Many of us dream of starting our own businesses. But what does it take to turn a good idea into an overwhelming success? We asked Motley Fool CEO Tom Gardner that very question, and based on his experience, he shared a winning formula that all of us can learn from. Here are his top tips.
1. Be innovative and take risks
No one understands the risk-taking game better than Tom himself. Together with his brother and co-founder David, he decided to prank the public in an effort to teach an important lesson about investing. The Gardners hyped a fictitious stock on an online discussion board, and that gained them the attention they needed to score a content partnership with America Online. Since then, The Motley Fool has grown into an internationally recognized brand, all the while upholding its mission of helping the world invest better. The takeaway? Be bold and take chances. Often, they'll pay off.
2. Have the right partner and support system
A solid partnership is crucial when you're embarking on a business venture, Tom insists. And to that end, he's been lucky. His brother David has served as his trusted partner since The Motley Fool's inception, and to this day, he couldn't think of a better person to work with. The Gardner brothers also received a lot of support from their father when their business was first getting off the ground, and that really helped them stay motivated during the company's early years.
3. Know what you're bad at
Nobody's perfect. One of the most critical moves when attempting to build a business is identifying your own shortcomings, says Tom, who openly admits that while he's great at coming up with ideas, he often struggles with execution. Knowing what you're not particularly good at can help you avoid mishaps that might otherwise derail your efforts. And it can help you build a management team that gives you just the right balance.
4. Hire people who challenge you intellectually
This probably won't be the first time you'll hear that building a successful business hinges on establishing a strong team. But Tom takes the concept one step further -- he aims to hire people he has to strive to keep up with. Doing so ensures that he continuously learns from his employees, which helps keep him on his toes.
5. Be adaptable
Businesses that thrive in the long run also tend to change over time. Tom says it's important to embrace that change and be willing to roll with it. As long as your company maintains its core values, there's nothing wrong with adapting your product or service offerings to accommodate our ever-evolving economy and customer demand.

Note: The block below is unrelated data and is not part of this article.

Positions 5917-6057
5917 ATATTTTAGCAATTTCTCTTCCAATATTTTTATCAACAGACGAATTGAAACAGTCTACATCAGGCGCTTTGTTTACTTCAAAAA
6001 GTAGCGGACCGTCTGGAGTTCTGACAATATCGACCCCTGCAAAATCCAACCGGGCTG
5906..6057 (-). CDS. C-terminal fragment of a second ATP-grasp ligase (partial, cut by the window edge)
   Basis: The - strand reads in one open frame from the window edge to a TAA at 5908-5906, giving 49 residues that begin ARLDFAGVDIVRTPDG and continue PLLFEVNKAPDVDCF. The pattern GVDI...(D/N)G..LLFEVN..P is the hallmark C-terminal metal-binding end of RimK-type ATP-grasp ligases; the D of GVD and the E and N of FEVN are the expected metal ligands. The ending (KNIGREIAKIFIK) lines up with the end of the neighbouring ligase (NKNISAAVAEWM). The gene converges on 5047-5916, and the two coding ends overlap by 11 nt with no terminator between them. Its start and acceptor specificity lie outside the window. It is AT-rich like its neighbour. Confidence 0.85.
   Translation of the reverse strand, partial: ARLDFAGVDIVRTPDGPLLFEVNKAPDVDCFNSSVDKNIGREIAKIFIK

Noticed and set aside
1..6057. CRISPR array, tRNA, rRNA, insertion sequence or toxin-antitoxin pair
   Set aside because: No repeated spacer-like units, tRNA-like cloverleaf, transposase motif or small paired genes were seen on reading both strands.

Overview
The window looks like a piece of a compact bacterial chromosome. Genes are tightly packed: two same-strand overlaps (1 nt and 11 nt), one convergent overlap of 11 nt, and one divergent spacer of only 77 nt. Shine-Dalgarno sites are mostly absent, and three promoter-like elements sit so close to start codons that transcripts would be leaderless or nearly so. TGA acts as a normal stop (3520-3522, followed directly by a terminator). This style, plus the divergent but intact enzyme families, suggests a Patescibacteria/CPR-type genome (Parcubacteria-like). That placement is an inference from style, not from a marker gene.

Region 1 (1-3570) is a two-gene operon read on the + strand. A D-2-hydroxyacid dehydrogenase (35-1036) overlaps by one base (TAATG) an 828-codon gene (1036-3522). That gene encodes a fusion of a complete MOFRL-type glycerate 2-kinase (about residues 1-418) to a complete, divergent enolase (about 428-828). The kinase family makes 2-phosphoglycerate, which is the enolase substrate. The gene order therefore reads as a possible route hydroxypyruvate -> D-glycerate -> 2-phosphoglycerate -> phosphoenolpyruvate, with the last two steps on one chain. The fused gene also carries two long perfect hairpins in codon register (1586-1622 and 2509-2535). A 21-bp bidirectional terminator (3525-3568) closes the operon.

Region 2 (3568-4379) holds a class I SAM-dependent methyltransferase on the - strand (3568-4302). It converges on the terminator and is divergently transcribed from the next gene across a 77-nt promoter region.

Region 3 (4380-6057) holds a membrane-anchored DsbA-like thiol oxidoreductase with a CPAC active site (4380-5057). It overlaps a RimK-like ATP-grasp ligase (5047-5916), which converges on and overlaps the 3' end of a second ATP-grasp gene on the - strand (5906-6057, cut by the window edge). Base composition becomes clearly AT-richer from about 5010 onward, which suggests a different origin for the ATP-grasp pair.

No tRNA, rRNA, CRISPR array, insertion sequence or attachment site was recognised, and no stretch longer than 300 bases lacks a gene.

6. Have a great business name
One way to increase your likelihood of success when starting a business is choosing a name that customers will be sure to remember. In this regard, Tom and David knocked it out of the park. "The Motley Fool" is a name that certainly makes you pause and wonder just what on earth that business is all about. And while the company has, at times, been confused with a certain rock band with a similar name, for the most part, its wacky designation has helped build its brand. Incidentally, the business name is derived from Shakespeare's comedy As You Like It.
7. Do something that's endlessly interesting to you
Running a business takes a serious commitment, and it's hard to force yourself to go through the motions when you start getting bored a few years in. The good thing about The Motley Fool, according to Tom, is that it started out interesting and always will be. Before starting a business, think about whether you see yourself staying engaged in it 5, 10, or 20 years down the line. It's a good way to gauge your venture's sustainability.
8. Have fun
We're often led to believe that work needs to feel like a chore. In reality, Tom contends, you should be able to have fun with it, especially when running a business. If you're not having fun, you're more likely to burn out quickly. Even when the Gardner brothers were first starting out and functioning in survival mode, as Tom calls it, they always maintained their sense of humor and genuinely enjoyed the work they were doing. And now, roughly 25 years later, laughter remains a very big part of the equation.
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